A successful and relatively long career and early retirement are not incompatible.

That’s the mindset of millennials, who have their eyes set on retiring at the youthful age of 59. While Baby boomers are focused on retirement, millennials are the standout generation for their perspectives on savings and retirement planning. A recent survey shows that they are more than three times as likely to plan out retirement early when compared to their Gen Xer counterparts, despite their age.

And when they are asked about the ideal age of retirement, they typically answer with an accelerated timeline in mind. They think they can do it by 59, but they are cautious and understand some limitations.

Millennials also feel a little pressure to successfully plan for retirement. Following a devastating pandemic, which continues to have ripple effects on the economy, they worry about financial losses to their retirement resources. People between the ages of 26 and 41 also worry about a worst-case scenario: another major event wiping out their savings and investments.

Overconsumption, soaring living costs, student debt and general inflationary pressures aren’t helping matters.

Nevertheless, financial experts maintain that millennials, and others, can achieve their goals with some solid planning. Early retirement is also on the table, which is a testament to how seriously millennials are thinking about their financial future.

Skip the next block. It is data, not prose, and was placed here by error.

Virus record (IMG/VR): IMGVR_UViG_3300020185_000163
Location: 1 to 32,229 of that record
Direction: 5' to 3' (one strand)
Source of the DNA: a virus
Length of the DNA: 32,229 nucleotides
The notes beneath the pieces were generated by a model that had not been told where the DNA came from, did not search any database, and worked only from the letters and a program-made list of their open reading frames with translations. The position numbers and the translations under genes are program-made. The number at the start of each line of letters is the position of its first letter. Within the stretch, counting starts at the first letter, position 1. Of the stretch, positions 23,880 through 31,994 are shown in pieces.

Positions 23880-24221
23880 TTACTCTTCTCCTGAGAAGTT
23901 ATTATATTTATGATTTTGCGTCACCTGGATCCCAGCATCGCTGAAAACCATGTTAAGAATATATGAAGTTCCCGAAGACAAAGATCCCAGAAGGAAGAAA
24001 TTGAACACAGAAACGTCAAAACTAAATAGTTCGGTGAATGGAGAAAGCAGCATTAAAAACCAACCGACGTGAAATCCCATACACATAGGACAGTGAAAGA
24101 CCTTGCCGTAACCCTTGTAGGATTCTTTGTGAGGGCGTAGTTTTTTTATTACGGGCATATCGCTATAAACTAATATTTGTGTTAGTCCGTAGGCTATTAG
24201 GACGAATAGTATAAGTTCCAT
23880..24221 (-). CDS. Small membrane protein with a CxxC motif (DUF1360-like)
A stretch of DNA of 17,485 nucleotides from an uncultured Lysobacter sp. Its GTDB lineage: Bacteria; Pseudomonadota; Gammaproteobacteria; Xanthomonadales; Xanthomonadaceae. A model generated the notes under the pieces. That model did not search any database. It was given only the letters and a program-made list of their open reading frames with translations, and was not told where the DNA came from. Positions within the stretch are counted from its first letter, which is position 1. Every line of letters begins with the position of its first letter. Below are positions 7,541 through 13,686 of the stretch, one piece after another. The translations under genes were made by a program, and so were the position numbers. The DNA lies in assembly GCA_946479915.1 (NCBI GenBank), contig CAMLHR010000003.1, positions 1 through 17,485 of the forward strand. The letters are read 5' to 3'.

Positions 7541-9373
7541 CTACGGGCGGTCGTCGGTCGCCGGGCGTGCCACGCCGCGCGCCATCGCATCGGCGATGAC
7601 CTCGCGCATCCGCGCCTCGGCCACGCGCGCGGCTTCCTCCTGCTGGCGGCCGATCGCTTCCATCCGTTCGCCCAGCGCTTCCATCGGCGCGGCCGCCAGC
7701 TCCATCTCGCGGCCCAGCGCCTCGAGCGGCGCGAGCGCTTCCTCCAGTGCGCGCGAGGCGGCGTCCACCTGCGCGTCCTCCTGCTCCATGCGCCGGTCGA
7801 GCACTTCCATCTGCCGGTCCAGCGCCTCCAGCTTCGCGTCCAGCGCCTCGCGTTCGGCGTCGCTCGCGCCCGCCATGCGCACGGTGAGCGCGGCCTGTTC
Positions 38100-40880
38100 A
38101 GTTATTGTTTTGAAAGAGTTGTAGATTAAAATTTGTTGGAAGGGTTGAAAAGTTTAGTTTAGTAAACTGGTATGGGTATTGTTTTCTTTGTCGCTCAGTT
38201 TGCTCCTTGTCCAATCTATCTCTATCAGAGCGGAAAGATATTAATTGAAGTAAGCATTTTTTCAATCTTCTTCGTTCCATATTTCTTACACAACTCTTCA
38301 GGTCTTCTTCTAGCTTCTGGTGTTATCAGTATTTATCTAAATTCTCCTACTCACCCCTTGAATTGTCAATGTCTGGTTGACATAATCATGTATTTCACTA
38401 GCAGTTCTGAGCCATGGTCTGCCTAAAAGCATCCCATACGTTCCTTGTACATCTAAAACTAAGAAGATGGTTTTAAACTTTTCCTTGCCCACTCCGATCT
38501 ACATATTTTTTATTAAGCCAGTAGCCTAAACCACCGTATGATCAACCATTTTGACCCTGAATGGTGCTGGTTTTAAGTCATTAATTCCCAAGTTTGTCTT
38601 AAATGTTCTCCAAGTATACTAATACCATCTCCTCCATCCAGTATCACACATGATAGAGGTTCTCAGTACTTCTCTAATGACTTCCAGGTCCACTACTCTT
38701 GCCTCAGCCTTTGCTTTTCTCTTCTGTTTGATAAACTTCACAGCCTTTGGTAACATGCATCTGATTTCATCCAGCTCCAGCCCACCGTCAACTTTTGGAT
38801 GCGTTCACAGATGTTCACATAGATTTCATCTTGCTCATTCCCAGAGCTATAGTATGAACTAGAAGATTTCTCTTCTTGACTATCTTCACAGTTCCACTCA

To their credit, millennials are taking big steps forward. Their long-term savings and retirement account balances are a beacon of financial hope. Collectively, their financial resources are only growing, including 401(k) accounts. They are up by 11% year over year, according to Fidelity Investments. In addition, the overall balance of their 401(k) accounts has reached nearly $50,000 and the IRAs are also healthy.

While there’s a pathway toward early retirement, there are several considerations to account for before declaring financial freedom for life. Lifestyle preferences is a big one. It goes without saying that the more you plan to spend in retirement, the more you’ll have to save.

Workers should aim to retire with about 10 times their income and also follow the 50-15-5 rule. It recommends allocating half of take-home pay to cover expenses. Traditionally, the rule was based on 50-30-20, leaving 30% for discretionary spending and 15% for retirement. The remaining 5% should be set aside for emergencies.

If you’re a little closer to retirement age than the millennial generation, a Home Equity Conversion Mortgage is a powerful tool to accelerate your own timeline and boost your savings in one sweep.

This program usually requires a 50% commitment and in return, the borrower will no longer make monthly payments as residents of the home. They will also find new financial freedom and flexibility on their road toward retirement life.

Please contact us today to learn more about this opportunity to boost your income, eliminate the mortgage payment and make good on your retirement plan.

*(1) at the conclusion of a reverse mortgage, the borrower must repay the loan and may have to sell the home or repay the loan from other proceeds; (2) charges will be assessed with the loan, including an origination fee, closing costs, mortgage insurance premiums and servicing fees; (3) the loan balance grows over time and interest is charged on the outstanding balance; (4) the borrower remains responsible for property taxes, hazard insurance and home maintenance, and failure to pay these amounts may result in the loss of the home; and (5) interest on a reverse mortgage is not tax deductible until the borrower makes partial or full repayment. This material is not from HUD or FHA and has not been approved by HUD or any government agency.